General Astronomy/Telescopes/Optical Telescopes
Behind this lens could be a camera device or else an eyepiece for an observer.
Optical telescopes increase the apparent brightness and magnification of an object. Infrared telescopes look for heat signatures. There are also huge radio telescope dishes, as well as ultraviolet and x-ray telescopes that have been launched into orbit.
There are two main types of optical telescope - reflectors and refractors. Reflectors use a mirror to collect the light, whilst refractors use a lens. Generally, reflectors are better for deep sky objects whilst refractors are useful for planetary observations. Some telescopes use a combination of lenses and mirrors to use best the advantages of each.
Refractor telescopes require a large lens at the front to direct the incoming light to the lens. This lens can be made of more than one piece, and the differing refractive properties of the components serve to reduce aberration at the edge of the image. The lenses can also be coated to reduce internal reflections.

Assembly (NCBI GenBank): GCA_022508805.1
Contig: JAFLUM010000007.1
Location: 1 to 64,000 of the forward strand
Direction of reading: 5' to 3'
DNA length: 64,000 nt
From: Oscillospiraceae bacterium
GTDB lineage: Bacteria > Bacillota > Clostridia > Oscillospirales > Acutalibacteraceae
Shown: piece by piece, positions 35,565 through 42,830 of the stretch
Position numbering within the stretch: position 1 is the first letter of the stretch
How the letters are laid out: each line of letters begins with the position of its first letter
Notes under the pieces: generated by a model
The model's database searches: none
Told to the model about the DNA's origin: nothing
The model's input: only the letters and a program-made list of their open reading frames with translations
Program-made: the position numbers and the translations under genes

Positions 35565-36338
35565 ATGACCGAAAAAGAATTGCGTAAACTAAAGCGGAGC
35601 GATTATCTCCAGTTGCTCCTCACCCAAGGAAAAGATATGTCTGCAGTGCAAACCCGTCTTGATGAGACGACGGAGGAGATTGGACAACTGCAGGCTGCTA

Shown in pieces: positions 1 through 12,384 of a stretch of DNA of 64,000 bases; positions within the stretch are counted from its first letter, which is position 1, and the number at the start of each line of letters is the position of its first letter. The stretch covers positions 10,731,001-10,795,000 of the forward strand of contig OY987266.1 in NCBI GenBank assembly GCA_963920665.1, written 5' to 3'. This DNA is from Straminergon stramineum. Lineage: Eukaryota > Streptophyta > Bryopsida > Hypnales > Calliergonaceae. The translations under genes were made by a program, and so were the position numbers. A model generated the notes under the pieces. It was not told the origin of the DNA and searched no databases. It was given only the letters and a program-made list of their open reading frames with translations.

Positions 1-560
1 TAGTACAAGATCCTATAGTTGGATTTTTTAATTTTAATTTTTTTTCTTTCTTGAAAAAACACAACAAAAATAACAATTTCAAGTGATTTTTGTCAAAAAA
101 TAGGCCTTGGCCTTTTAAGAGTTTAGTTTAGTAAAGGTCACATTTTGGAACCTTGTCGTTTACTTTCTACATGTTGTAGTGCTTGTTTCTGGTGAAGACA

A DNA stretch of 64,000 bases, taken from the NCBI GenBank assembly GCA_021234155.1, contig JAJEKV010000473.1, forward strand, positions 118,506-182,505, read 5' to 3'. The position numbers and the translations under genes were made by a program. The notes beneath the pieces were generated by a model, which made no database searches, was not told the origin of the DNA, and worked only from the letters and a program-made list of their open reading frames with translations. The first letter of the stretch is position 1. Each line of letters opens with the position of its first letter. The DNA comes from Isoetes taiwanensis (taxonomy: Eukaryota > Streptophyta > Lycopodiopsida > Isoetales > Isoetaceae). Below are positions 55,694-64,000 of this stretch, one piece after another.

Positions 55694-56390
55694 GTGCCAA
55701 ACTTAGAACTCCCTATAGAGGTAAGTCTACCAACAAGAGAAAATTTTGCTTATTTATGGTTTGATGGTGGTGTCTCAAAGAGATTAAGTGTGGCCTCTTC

Catadioptrics are short, wide telescopes that use both mirrors and lenses. The price range is between reflectors and refractors.
Large lenses suffer from the disadvantage of sagging under their own weight. This causes the shape to become distorted and so the image will be irregular. For this reason the largest refracting telescope ever built only has a diameter of 41". All larger telescopes instead use a mirror are the primary collecting surface.
In the optical spectrum, great precision is required in crafting the lenses and mirrors used in a telescope. The standard of precision for a telescope mirror is accuracy to 1/4 the wavelength of light, an exceedingly small quantity. But even greater accuracy is generally preferred, especially for space-based telescopes. Special tools have been developed for measuring the accuracy of a telescope mirror and lens, and the procedure for finishing the surface is very exacting.